Sunday, December 30, 2012
Thursday, December 13, 2012
Monday, December 10, 2012
by: Manuel Gonzales
genre: short stories (speculative fiction/science fiction)
published: January 2013
source: I received an advanced reader's copy from Riverhead via LibraryThing in exchange for an honest review.
Manuel Gonzales' first collection of short stories was a truly unique but quick read. Ranging from the speculative to the supernatural, Gonzales' subject matter ranged from plane hijackings to zombie attacks, but to varied levels of success.
- Pilot, Copilot, Writer: The premise: the main character, a writer, is on a plane that is hijacked. Instead of the hijacker holding the passengers for ransom or rerouting the plane to a different location, the hijacker chooses to circle Dallas. For about twenty years. Now, the premise alone presents so many obstacles and creates so many parameters for a writer, but Gonzales manages to shatter them and creates a truly original piece. One of the strongest pieces in the collection.
- The Disappearance of the Sebali Tribe: Brilliant! Love love LOVED this story. The premise: Two anthropologists almost pull of a hugely successful hoax on academia: they publish study after groundbreaking study on a deeply isolated tribe THAT DOESN'T EXIST. Superbly woven together. Tight, purposeful plot structure. Bravo :)
- All of Me: The first of two (TWO!) zombie-centric stories in the collection, this piece is from the perspective of a zombie, disguised as the very much alive, going about his nine-to-five life, trying to resist the urge to eat the faces of his coworkers. He also has a crush on a female coworker. The voice is incredibly original and very funny, though I feel like the plot devolved from something super original to something super expected.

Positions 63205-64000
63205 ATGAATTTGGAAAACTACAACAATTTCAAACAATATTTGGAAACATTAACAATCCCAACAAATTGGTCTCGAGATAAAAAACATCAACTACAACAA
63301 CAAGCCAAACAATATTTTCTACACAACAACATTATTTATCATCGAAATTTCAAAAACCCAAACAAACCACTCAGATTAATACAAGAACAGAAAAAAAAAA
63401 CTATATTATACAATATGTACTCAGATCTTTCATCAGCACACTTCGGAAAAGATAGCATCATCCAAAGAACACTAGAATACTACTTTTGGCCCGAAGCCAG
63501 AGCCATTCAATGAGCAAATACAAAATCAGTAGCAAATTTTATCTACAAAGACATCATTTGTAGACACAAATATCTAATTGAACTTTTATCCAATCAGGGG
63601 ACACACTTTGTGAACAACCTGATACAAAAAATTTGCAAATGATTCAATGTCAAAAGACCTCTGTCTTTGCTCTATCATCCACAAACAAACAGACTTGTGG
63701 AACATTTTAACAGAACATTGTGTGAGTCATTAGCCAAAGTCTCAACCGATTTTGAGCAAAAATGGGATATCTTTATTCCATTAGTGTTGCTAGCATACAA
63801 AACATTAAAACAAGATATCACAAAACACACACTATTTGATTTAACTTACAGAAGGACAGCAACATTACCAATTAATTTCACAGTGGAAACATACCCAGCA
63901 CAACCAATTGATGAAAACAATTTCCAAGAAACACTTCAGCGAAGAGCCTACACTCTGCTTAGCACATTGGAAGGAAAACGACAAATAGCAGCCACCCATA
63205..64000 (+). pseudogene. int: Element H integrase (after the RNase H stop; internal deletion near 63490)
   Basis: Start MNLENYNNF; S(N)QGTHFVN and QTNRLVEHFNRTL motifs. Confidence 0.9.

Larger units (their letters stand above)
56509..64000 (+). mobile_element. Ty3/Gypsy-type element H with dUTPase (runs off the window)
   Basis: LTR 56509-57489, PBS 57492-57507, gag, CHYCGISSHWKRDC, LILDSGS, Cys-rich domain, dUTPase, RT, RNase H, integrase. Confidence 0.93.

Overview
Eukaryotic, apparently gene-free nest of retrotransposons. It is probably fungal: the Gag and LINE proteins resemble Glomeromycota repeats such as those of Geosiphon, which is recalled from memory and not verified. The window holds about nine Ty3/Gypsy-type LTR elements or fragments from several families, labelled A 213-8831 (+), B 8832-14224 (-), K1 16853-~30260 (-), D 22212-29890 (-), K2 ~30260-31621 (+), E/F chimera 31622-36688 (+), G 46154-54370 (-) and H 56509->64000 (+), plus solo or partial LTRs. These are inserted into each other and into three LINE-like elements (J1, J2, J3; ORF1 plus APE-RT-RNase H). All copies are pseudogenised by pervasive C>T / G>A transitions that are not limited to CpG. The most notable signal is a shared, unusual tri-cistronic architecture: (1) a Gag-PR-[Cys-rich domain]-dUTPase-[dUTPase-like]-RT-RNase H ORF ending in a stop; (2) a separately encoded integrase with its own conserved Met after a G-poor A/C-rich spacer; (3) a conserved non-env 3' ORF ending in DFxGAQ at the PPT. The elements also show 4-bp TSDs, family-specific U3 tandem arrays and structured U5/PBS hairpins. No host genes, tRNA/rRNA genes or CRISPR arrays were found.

- Life on Capra II: The voice Gonzales employed for the main character in this piece really didn't work for me. He felt more like a caricature than a character, and maybe that was the point. There was a distinctly video-game-esque feel to the piece, as the action seems to progress, then regress, as if player one lost and the game reset to the beginning of the level, and the reader was inside the brain of the avatar. Regardless, the voice was just so over the top at times that made it hard for me to care about him or what happened to him. Then there were the guns. And the robot attacks. And the swamp monsters. It just got to be a little much. I'm the wrong kind of nerd to appreciate that story.
- Escape from the Mall: A story about a group of people trapped in a janitor's supply closet during a spontaneous zombie uprising at their local mall. I feel like, even if you're not into horror/zombie movies, we've all seen this movie. Over the past 3-5 years as pop culture became obsessed with all things zombie , this plotline somehow found its way into America's collective unconscious. When I first started the story, I was excited. I thought Gonzalez was going to do something really original with this very done premise. Nope. Personally, I feel like Gonzales took such creative risks and thought so outside the box for many of the other stories in this collection that this story just felt too easy. It was a great starting point, but I feel like if, as an author, you choose to take on a premise that's been done to death, you better bring something original to the table, and unfortunately, in this case, Gonzales does not.